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The Rupp Report: FILO: The European Art Of Surviving In Spinning

Jürg Rupp, Executive Editor

Spinning was most probably the impetus for the first Industrial Revolution in the 18th century. And most probably, there is no other sector in the whole textile production chain that underwent such drastic changes over the centuries and decades.

From humble beginnings in Great Britain, the spinning sector started conquering the European continent in the 20th century. Until the early 1960s, for staple yarn spinning, there was mainly one technology: ring spinning. Then, new technologies came into the market: open-end or rotor spinning; then, compact spinning; and also, air-jet spinning. Today, virtually all of these technologies have their space and markets.

The Two Sides Of The Coin
However, where are these markets today? The answer to this question is quite simple: almost everywhere. But where are the production sites for these yarns? The answer to this question is not that easy. It depends on the requirements of the various end-uses. Over the last four decades, yarn production moved eastward and arrived — no surprise — largely in China. On the one hand, the textile machinery industry sold millions and millions of spindles to Asian markets, bringing the Western spinning industry deep troubles. On the other hand, the quality of Asian yarns increased considerably. However, some fine-count cotton yarns were still produced in Western countries, although not for a very long time. The prices of these yarns were and are so competitive that many spinning mills in the Western world closed down. That was the very end of the commodity market for Western spinners.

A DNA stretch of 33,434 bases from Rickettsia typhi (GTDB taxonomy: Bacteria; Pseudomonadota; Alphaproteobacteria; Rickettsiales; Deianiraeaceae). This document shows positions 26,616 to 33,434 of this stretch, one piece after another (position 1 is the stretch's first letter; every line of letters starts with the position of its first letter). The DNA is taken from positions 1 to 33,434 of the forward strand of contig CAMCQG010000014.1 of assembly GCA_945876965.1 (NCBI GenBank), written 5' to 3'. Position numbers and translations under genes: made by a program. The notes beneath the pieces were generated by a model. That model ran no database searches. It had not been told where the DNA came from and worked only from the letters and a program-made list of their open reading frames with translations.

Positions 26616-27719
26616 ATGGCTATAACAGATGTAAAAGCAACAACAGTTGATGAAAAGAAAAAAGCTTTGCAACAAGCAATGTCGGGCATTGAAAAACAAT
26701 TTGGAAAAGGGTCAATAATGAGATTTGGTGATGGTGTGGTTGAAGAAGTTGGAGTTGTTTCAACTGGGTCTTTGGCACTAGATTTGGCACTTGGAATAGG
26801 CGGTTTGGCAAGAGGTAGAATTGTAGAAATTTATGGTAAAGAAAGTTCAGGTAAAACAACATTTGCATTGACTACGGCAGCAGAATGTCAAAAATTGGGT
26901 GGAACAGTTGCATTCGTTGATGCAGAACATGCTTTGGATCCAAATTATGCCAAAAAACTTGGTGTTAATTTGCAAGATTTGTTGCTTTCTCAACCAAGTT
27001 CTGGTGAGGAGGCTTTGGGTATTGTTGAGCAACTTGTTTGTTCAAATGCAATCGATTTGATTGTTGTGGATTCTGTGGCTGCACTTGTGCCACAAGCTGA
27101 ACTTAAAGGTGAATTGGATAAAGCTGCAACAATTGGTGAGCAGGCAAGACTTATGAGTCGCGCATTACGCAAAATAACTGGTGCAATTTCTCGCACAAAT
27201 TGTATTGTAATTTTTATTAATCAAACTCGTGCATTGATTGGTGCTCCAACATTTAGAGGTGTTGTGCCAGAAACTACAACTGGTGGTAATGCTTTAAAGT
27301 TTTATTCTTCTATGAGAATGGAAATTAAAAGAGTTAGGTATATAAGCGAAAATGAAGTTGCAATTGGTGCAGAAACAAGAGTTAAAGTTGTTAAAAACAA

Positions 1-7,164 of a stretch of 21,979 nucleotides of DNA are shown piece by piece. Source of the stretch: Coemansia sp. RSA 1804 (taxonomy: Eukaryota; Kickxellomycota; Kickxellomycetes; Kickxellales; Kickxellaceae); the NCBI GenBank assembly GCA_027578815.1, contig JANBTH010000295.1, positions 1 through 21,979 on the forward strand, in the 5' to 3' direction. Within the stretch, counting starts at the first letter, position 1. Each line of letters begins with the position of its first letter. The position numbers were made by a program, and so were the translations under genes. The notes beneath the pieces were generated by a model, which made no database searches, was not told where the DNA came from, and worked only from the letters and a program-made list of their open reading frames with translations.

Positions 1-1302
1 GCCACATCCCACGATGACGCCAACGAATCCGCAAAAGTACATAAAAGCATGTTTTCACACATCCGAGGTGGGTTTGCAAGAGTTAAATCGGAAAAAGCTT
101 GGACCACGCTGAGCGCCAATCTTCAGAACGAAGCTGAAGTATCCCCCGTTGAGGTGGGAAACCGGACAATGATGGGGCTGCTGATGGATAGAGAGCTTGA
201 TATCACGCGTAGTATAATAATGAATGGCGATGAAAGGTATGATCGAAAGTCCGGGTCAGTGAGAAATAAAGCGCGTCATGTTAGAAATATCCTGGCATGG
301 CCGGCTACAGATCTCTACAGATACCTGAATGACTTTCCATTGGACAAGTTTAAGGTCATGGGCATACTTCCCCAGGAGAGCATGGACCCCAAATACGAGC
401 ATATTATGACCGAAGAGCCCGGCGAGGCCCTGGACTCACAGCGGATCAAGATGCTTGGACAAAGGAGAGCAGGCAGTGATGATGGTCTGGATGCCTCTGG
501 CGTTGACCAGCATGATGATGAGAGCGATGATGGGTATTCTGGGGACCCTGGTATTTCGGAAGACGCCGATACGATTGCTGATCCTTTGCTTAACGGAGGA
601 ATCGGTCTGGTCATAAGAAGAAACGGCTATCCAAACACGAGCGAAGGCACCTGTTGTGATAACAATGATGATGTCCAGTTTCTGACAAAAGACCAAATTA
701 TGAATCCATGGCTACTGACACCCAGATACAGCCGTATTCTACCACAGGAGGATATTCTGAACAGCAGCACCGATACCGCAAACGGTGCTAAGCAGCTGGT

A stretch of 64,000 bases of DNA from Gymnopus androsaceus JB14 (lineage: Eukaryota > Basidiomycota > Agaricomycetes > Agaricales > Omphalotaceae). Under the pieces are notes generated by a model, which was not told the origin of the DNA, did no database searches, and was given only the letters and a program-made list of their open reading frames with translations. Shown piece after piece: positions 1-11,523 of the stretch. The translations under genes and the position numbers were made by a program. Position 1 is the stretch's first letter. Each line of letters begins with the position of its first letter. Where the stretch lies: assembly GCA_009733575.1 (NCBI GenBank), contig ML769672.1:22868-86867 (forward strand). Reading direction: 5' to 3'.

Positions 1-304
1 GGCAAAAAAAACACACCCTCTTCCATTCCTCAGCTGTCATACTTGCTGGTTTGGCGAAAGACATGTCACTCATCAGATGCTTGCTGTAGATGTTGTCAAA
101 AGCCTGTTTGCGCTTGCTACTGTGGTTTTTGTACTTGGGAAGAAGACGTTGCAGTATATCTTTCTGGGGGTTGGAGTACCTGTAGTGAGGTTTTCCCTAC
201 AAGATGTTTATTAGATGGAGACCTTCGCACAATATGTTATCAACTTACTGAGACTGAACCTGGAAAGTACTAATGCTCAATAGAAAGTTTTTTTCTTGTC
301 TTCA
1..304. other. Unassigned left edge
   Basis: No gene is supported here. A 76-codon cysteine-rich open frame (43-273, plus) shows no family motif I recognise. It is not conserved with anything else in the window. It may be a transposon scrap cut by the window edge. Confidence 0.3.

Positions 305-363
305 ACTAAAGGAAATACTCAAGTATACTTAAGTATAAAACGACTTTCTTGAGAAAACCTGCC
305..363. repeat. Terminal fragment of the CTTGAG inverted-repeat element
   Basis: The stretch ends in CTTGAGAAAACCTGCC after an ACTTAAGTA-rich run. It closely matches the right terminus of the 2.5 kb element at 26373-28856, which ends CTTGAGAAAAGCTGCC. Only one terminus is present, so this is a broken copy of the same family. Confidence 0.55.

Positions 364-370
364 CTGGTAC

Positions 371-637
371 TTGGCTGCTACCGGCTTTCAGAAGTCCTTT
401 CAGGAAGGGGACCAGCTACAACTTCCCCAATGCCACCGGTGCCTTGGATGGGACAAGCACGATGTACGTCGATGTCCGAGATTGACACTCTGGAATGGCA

For quite a long time, China has been seen as an antagonist for virtually every textile-producing country in the world. China is today competing in all sectors of the textile industry, including machinery. The saying goes that Chinese manufacturers, and mainly yarn and fabric producers, have no competition. Is this the undisputed truth? China is also facing the well-known problems of today.

The Art Of Fashion
So, one should talk about quantities, and about delivery times — this is about fashion, and so, it's about colors, and above all, quality. In every market, and definitely in the apparel market, there are and always have been a low-end and a high-end or niche market. And niche markets are not willing to buy the quantities that are needed today to be considered as a customer for Asian spinners.

In a nutshell, one should talk about the art of fine yarn and fabric production and not about prices. There must be some remaining spinners that have the will and are capable of producing yarns for a very defined market segment. You think, dear reader, this a fairy tale? To check whether it's true or not, the Rupp Report went to Milan — sorry, French people — the center of design and fashion.

The Art Of The — Mostly — Italian Way
As the Rupp Report mentioned some weeks ago, the yarn exhibition FILO took place in Milan last week. And, to an observer from a neighboring country, it is always fascinating to see how the Italians live and organize their lives and survive with an attitude that is second to none. Is there maybe a secret behind all this? An explanation is quite difficult. The official opening of the show demonstrated in a way how the Italians conduct their way of life. Words like non mollare, grinta and amore were used in different speeches.